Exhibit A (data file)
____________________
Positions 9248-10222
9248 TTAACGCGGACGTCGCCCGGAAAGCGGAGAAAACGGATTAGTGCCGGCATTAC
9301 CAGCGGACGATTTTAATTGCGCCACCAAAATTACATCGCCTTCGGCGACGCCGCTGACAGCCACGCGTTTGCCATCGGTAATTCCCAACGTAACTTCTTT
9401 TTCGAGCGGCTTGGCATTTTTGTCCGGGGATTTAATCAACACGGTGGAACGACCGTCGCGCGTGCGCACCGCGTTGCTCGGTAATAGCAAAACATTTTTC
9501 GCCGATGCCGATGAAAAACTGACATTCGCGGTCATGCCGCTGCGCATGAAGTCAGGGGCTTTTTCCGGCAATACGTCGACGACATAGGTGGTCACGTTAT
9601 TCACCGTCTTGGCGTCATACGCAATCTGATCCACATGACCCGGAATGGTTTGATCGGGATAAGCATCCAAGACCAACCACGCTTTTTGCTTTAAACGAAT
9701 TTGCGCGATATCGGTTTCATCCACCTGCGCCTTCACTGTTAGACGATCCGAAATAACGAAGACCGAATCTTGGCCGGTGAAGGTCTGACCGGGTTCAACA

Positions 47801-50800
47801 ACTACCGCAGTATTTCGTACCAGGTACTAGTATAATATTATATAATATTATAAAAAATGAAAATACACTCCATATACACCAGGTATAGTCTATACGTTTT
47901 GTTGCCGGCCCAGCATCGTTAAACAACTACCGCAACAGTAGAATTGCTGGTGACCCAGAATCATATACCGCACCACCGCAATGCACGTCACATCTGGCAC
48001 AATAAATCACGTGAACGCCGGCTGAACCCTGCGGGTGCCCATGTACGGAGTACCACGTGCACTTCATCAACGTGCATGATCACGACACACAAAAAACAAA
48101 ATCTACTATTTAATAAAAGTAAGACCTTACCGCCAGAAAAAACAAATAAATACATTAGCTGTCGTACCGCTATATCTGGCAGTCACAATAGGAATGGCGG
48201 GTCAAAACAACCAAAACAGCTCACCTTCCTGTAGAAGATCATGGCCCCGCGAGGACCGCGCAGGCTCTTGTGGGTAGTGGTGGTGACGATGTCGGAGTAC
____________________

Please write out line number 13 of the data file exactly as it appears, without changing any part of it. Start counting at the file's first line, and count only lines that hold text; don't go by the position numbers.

48201 GTCAAAACAACCAAAACAGCTCACCTTCCTGTAGAAGATCATGGCCCCGCGAGGACCGCGCAGGCTCTTGTGGGTAGTGGTGGTGACGATGTCGGAGTAC